They measured low-density lipoprotein cholesterol (LDL-C, bad cholesterol), high-density lipoprotein cholesterol (HDL-C, good cholesterol), triglycerides and blood levels of CETP before and after treatment with statin drugs. They then compared activity levels of CETP with changes in LDL-C, HDL-C and triglyceride levels after treatment.
For reference DNA, researchers determined the variations of the CETP gene in a group of Caucasian, African-American, Asian and Hispanic-Latino people.
They examined the relationship of each persons CETP gene SNPs and haplotype to his or her response to statin therapy (as measured by changes in HDL-C, LDL-C and triglyceride levels).
The researchers found that, in general, the individual SNPs had little effect on the amount of protein, the activity of the protein, or the persons response to statin therapy. However, when they looked at haplotypes, individuals had very different responses to statin treatment.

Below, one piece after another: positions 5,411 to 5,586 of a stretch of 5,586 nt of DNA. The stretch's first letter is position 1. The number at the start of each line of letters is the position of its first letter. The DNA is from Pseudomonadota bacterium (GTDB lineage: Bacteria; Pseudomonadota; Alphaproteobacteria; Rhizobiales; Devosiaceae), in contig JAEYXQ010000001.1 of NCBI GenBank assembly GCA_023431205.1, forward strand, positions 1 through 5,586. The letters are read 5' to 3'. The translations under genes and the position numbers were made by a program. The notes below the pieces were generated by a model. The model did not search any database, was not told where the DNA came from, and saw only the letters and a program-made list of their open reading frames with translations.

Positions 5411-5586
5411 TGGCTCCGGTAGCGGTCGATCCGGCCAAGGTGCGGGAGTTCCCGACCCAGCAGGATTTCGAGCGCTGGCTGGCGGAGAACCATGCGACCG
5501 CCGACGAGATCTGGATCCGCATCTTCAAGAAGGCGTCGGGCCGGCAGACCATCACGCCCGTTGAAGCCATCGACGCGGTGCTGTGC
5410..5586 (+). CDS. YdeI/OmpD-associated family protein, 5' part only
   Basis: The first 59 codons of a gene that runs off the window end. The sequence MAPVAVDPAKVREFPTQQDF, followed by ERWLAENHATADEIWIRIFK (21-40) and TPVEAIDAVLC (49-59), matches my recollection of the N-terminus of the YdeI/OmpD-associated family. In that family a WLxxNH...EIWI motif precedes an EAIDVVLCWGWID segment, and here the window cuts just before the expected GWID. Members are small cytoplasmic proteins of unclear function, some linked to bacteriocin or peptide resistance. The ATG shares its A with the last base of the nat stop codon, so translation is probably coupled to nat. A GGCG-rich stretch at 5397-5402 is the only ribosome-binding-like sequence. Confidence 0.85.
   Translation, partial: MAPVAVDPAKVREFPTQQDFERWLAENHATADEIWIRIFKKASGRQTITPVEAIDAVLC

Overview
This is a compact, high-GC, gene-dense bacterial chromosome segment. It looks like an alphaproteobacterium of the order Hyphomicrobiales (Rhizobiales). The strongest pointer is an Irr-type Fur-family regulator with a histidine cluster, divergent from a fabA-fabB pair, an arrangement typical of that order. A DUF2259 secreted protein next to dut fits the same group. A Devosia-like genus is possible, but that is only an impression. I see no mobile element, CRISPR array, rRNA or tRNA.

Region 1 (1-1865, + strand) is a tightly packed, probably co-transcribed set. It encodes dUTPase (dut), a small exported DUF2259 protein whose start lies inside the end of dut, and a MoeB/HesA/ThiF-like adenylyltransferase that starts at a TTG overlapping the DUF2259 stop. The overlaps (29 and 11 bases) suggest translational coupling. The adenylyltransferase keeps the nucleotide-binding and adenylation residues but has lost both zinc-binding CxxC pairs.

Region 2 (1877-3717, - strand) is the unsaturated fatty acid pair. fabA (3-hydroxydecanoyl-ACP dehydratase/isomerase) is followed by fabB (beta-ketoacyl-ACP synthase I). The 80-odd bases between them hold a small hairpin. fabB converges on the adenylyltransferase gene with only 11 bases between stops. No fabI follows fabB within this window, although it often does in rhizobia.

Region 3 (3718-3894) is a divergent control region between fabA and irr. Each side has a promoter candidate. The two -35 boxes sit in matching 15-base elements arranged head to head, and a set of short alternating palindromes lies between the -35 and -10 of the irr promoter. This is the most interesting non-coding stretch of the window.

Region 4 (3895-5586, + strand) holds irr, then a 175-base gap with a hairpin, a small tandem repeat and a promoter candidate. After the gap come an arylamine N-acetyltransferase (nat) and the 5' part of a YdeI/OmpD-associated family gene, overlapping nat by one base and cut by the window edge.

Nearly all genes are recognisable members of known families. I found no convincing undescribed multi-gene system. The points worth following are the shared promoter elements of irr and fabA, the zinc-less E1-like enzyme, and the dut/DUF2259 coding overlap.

People with two copies of a particular CETP haplotype showed at least three times the increase in HDL-C levels compared to those with one or no copies of this haplotype.
Haplotype analysis may allow for highly individualized treatment of patients with lipid disorders, Ruano says.
Ruanos team has launched a larger study of about 800 patients in the United States to further test the association of certain genetic haplotypes with the efficacy and safety of statin treatment.
Sometime in the next five years we would expect genetic testing like this to be as common as cholesterol screening, with as little as a 30-minute wait for test results, says Ruano.